Not only are the cats fancy, but their homes are also très fancy indeed. Very often the decor complements/matches the colour of the cat in an effortlessly tasteful way, making every single photo in the group – without exception – worthy of the front cover of a “Fancy Cat Vogue” publication. Photographing Louis Catorze in his relatively modest Château, on the other hand, is quite the endeavour: it usually involves shifting unsightly objects from the background (if I can be bothered), brushing away surface crud from the furniture/floor/cat, adjusting the light to hide the grubby carpet/walls/cat, planning my disclaimer apologising for said grubby carpet/walls/cat, consulting my good friend the black markup pen to edit any unattractive pink rear end, and so on. And, even after all this effort, the photo is usually still terrible.
Would I ever want a Russian cat? Absolutely. They’re so beautiful that I can’t imagine anyone NOT wanting one, and if I came across one in a rescue situation I certainly would be tempted. Incidentally, this is not to sidestep paying a breeder; after all, Le Roi was the most expensive cat in the history of his rescue, so any plans to minimise spending went out of the window from the start. This is because my heart lies with the freaks and misfits that nobody wants, perhaps because I identify with them more closely than one would imagine.
And it does happen: if fancy cats are your thing, they do, very occasionally, pop up in rescues. Catorze’s big brother Luther was a Bombay, although we didn’t know at the time and we just thought he was a skinny black cat with a weird tail. Had they told us, I can’t say it would have made much difference. However, when they presented Luther as the longest-serving inmate of the least popular colour and with a chequered medical history, I thought, “That’s the cat for me.”
Here is Alik, the divine, dark angel who prompted me to become a member of the fancy cats group despite my own cat being as unfancy as can possibly be. Thank you to his Cat Daddy, Joseph, for letting me use this picture:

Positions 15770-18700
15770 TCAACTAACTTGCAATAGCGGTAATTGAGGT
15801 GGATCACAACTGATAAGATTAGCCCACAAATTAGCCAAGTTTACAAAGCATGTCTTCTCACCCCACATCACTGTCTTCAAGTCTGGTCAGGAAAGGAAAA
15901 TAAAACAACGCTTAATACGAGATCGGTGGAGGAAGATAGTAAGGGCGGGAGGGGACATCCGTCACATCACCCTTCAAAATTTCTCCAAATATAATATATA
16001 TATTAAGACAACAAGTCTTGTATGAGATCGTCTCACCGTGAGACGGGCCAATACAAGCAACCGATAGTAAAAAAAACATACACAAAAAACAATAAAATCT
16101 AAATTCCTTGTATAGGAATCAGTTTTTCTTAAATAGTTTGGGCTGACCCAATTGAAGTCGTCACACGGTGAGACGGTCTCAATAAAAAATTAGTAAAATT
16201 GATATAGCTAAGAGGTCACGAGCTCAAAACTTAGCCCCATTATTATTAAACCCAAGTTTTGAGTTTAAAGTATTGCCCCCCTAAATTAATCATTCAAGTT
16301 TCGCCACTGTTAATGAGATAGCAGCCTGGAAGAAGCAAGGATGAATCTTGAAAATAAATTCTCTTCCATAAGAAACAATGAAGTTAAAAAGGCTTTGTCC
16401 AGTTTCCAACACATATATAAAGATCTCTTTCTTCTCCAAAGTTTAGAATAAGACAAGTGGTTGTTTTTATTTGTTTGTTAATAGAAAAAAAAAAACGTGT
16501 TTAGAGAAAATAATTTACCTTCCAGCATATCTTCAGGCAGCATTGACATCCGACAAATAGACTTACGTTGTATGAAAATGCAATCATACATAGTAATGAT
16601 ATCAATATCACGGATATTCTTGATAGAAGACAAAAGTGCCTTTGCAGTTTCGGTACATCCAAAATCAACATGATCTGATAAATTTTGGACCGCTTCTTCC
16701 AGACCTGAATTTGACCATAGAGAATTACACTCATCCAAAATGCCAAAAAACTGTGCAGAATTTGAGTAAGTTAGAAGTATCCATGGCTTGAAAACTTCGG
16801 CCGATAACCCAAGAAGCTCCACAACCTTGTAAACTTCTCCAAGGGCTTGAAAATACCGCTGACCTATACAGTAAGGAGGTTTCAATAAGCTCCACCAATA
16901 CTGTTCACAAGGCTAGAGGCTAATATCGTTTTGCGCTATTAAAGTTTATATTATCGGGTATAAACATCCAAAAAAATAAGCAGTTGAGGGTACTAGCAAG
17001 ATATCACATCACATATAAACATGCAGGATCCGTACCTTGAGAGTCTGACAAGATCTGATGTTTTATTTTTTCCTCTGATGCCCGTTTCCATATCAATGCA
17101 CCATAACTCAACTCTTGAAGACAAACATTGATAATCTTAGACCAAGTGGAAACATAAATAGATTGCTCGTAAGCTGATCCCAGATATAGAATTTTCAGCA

If you are thinking of adopting a cat, please ensure that you do so from an ethical, registered breeder or from a rescue. And, if you’d like to find out more about Russian cats, you can do so here: http://www.russiancatsaustralia.com
Every so often, a little ray of sunshine comes my way when I realise that my cat is not THE most embarrassing cat in the world, but perhaps only just scraping into the top ten.
This absolute muppet (see link https://www.bbc.co.uk/news/uk-england-london-56271478 ) not only managed to hold up a whole train but his escapades were as public as can be, first taking place in a crowded station with CCTV and now immortalised on the internet for our entertainment. The only slight surprise is the colour of the cat as I would have expected this behaviour, first and foremost, from black cats (psychopaths who want to ruin our lives) or gingers (arrogant and into themselves, and therefore would have loved the attention).
Somewhere in London, a tabby cat owner is wincing as they read the BBC’s online news, thanking their lucky stars that the photos are sufficiently grainy to instil some reasonable doubt, therefore allowing them to just deny everything. I myself am thanking my lucky stars that it’s not Catorze, although this is only because he doesn’t know where the station is.
Here he is, telepathically communicating praise to his stripy copain: